In fact, the finger had been considered irreparably lost. But in 2010 Aurélia Azéma, a French Ph.D. student researching welding techniques used in making ancient large bronzes, hypothesized that the Louvre digit might belong to the Constantine at the Capitoline. The theory was confirmed eight years later when a French team of scholars and a curator from the Louvre made a resin reproduction of the finger from a 3-D model and went to the Capitoline to see if it fit.
“It was perfect,” Ms. Azéma said in an email. “Like two pieces of a puzzle.”
Mr. Parisi Presicce said that at the time, Jean-Luc Martinez, president-director of the Musée du Louvre, “immediately decided it was right” for the finger to be returned to its hand, he said.
The finger had found its way to the Louvre in 1863, where for a brief time (1913-1915) it had been cataloged as a toe. It arrived via a large group of artworks that had once belonged to Giampietro Campana, a Roman art collector and archaeologist who had amassed one of the great collections of the 19th century.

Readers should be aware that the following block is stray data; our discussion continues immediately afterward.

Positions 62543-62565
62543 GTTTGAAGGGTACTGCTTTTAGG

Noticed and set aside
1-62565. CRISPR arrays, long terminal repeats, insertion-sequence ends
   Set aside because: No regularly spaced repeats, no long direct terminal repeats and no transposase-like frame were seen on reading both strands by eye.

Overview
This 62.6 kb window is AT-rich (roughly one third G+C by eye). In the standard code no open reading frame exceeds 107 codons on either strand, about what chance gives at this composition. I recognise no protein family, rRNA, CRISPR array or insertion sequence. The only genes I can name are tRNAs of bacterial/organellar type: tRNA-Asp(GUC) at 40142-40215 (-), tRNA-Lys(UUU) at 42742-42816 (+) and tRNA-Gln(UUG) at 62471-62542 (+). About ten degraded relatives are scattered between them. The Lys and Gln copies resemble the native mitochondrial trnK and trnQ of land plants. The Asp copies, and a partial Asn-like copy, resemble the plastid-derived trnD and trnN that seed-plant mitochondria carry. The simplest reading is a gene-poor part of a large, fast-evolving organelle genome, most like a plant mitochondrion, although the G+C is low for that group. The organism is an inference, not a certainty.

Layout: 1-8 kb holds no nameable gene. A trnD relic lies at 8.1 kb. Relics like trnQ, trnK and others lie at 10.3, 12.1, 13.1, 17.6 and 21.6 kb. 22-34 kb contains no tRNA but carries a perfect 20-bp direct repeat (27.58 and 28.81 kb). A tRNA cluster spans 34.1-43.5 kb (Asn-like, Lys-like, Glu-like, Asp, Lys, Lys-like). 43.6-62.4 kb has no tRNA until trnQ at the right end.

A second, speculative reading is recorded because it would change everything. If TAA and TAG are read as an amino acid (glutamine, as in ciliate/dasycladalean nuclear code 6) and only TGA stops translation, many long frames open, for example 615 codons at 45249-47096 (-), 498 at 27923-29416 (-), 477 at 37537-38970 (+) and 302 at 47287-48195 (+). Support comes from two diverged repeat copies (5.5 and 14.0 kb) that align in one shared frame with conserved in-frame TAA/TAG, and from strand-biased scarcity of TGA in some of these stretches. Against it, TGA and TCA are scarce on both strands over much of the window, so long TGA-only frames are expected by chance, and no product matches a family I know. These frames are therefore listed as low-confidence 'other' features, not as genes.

He was accused of embezzlement in 1857, and his collection was confiscated and put up for sale in 1861. Napoleon III acquired one large lot, which was exhibited at the Louvre, and another lot was acquired by Emperor Alexander II for the Hermitage in St. Petersburg, Russia.
The finger and the hand were brought together for the first time in 2018, for an exhibition featuring the Campana collection at the Louvre that in 2019 traveled to the Hermitage.
Finally, the Louvre finger arrived at the Capitoline this week for a “renewable loan,” the French museum said in a statement. It was affixed to the hand “though an almost invisible, noninvasive and reversible system,” Mr. Parisi Presicce said.
The newly rejoined hand is exhibited next to the other pieces that made up the original nucleus of statues donated to the public by Sixtus IV, which include the “She-wolf,” the famed symbol of Rome.